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J Genet Couns. 2016 Jun;25(3):472-82. doi: 10.1007/s10897-015-9897-6. Epub 2015 Oct 12.

Patient Perceptions of Telephone vs. In-Person BRCA1/BRCA2 Genetic Counseling.

Author information

1
Department of Oncology, Lombardi Comprehensive Cancer Center, Georgetown University, Washington, DC, USA. peshkinb@georgetown.edu.
2
Jess and Mildred Fisher Center for Hereditary Cancer and Clinical Genomics Research, Georgetown University, 3300 Whitehaven Street, NW, Suite 4100, Washington, DC, 20007, USA. peshkinb@georgetown.edu.
3
Department of Epidemiology and Biostatistics, George Washington University, Washington, DC, USA.
4
GeneDx, Gaithersburg, MD, USA.
5
National Institute of Allergy and Infectious Diseases, National Institutes of Health, Bethesda, MD, USA.
6
Cancer Genetic Counseling Program, Inova Translational Medicine Institute, Inova Health System, Falls Church, VA, USA.
7
NextGxDx, Inc, Franklin, TN, USA.
8
Department of Oncological Sciences, Icahn School of Medicine at Mount Sinai, New York, NY, USA.
9
Department of Psychology, Reyjavik University, Reyjavik, Iceland.
10
Department of Clinical Genetics, Risk Assessment Program, Fox Chase Cancer Center, Philadelphia, PA, USA.
11
Department of Medicine, Division of Hematology/Oncology, Marlene and Stewart Greenebaum Cancer Center, University of Maryland Medical Center, Baltimore, MD, USA.
12
Joan H. Marks Graduate Program in Human Genetics, Sarah Lawrence College, Yonkers, NY, USA.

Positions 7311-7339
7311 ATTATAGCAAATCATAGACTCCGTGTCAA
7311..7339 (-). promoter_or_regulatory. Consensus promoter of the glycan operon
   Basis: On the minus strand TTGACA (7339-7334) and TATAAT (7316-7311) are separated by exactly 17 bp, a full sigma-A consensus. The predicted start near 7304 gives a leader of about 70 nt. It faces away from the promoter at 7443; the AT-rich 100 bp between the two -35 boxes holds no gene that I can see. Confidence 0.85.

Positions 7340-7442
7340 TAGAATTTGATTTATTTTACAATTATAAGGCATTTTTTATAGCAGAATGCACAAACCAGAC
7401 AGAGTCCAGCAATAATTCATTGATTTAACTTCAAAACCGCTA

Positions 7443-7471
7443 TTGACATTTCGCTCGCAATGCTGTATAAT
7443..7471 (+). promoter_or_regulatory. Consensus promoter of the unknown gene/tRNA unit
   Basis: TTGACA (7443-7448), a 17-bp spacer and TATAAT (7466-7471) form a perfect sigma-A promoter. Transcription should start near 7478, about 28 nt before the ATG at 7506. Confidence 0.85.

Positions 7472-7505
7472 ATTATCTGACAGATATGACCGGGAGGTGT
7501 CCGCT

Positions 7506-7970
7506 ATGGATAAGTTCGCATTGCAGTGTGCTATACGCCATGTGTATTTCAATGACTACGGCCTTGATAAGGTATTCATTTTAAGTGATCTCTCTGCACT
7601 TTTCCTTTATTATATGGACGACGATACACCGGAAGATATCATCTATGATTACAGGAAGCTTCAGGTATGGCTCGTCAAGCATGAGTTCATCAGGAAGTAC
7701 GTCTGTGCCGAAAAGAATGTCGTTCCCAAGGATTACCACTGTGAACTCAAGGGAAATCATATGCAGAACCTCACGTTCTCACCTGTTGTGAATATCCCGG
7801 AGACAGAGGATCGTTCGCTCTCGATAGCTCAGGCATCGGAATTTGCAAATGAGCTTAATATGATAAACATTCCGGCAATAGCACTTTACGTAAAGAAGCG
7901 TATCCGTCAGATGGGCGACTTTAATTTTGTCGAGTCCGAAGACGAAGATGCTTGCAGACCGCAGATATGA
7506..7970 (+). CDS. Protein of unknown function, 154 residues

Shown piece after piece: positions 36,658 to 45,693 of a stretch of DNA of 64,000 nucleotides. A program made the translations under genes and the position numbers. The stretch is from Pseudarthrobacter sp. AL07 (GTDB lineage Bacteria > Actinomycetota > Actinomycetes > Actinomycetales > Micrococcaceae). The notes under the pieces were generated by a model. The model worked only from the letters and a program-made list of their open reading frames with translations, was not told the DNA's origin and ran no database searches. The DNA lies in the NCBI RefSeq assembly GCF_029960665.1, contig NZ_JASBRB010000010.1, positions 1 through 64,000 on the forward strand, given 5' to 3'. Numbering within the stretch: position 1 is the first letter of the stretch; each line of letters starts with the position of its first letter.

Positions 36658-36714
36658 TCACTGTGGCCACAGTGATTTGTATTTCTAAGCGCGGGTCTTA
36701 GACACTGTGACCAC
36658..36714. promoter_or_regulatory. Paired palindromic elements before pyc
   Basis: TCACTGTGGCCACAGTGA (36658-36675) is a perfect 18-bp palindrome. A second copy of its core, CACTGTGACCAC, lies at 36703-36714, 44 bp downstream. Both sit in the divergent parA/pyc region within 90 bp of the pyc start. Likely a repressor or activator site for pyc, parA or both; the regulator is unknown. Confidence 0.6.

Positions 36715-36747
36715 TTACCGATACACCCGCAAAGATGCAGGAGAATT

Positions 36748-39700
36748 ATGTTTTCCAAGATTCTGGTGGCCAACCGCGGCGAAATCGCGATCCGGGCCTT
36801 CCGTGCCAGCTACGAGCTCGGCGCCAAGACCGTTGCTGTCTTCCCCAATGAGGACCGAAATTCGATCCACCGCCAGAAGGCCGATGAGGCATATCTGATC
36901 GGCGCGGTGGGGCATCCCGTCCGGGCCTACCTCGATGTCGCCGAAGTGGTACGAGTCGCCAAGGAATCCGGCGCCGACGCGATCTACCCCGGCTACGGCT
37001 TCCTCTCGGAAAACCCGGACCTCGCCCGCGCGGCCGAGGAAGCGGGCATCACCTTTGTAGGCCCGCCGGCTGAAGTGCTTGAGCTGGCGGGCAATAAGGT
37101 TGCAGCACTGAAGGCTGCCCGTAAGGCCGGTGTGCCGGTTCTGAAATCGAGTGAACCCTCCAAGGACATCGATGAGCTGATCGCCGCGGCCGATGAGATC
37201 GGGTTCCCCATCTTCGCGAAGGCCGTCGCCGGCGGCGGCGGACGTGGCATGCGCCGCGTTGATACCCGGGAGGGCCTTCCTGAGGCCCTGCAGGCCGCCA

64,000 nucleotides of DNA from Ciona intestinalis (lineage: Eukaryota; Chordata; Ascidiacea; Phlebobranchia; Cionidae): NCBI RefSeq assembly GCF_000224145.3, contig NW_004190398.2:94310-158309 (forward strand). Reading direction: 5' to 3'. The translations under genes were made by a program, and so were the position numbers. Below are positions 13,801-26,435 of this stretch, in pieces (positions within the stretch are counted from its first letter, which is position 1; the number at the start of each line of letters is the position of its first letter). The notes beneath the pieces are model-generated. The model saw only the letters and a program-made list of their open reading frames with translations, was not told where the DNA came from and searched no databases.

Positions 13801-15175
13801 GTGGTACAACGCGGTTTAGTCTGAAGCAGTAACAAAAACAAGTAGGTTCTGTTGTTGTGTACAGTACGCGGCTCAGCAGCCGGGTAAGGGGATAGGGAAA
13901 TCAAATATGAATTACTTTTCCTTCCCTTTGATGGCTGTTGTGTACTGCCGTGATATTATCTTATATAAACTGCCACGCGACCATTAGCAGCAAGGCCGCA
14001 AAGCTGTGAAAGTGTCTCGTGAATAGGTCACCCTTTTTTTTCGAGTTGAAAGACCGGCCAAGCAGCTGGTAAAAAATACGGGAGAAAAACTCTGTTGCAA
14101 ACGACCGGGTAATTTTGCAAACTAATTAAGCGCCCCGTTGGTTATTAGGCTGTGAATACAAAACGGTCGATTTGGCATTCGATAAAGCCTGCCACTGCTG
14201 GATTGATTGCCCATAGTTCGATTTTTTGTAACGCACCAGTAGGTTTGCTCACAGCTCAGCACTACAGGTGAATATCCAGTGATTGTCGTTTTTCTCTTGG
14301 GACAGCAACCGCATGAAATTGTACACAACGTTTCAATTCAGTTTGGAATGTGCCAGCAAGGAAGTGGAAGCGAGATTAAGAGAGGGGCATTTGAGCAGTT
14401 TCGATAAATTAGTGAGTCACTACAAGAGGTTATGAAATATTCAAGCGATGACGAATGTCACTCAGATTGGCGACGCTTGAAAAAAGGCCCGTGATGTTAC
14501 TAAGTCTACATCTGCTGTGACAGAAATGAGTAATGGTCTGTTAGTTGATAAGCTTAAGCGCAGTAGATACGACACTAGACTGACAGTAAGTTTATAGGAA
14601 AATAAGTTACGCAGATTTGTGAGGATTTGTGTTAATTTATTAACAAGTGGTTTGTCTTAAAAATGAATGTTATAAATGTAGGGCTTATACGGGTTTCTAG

13
Center for Cancer Genetics and Prevention, Dana-Farber Cancer Institute, Harvard Medical School, Boston, MA, USA.
14
Familial Cancer Program, University of Vermont Cancer Center, Burlington, VT, USA.
15
Department of Oncology, Lombardi Comprehensive Cancer Center, Georgetown University, Washington, DC, USA.
16
Jess and Mildred Fisher Center for Hereditary Cancer and Clinical Genomics Research, Georgetown University, 3300 Whitehaven Street, NW, Suite 4100, Washington, DC, 20007, USA.

Abstract

Telephone genetic counseling (TC) for hereditary breast/ovarian cancer risk has been associated with positive outcomes in high risk women. However, little is known about how patients perceive TC. As part of a randomized trial of TC versus usual care (UC; in-person genetic counseling), we compared high risk women's perceptions of: (1) overall satisfaction with genetic counseling; (2) convenience; (3) attentiveness during the session; (4) counselor effectiveness in providing support; and (5) counselor ability to recognize emotional responses during the session. Among the 554 participants (TC, N = 272; UC, N = 282), delivery mode was not associated with self-reported satisfaction. However, TC participants found counseling significantly more convenient than UC participants (OR = 4.78, 95 % CI = 3.32, 6.89) while also perceiving lower levels of support (OR = 0.56, 95 % CI = 0.40-0.80) and emotional recognition (OR = 0.53, 95 % CI = 0.37-0.76). In exploratory analyses, we found that non-Hispanic white participants reported higher counselor support in UC than in TC (69.4 % vs. 52.8 %; OR = 3.06, 95 % CI = 1.39-6.74), while minority women perceived less support in UC vs. TC (58.3 % vs. 38.7 %; OR = 0.80, 95 % CI = 0.39-1.65). We discuss potential research and practice implications of these findings which may further improve the effectiveness and utilization of TC.

TRIAL REGISTRATION:

ClinicalTrials.gov NCT00287898.

KEYWORDS:

BRCA1/BRCA2; Genetic counseling; Patient satisfaction; Telephone counseling

PMID:
26455498
PMCID:
PMC4829475
DOI:
10.1007/s10897-015-9897-6
[Indexed for MEDLINE]
Free PMC Article

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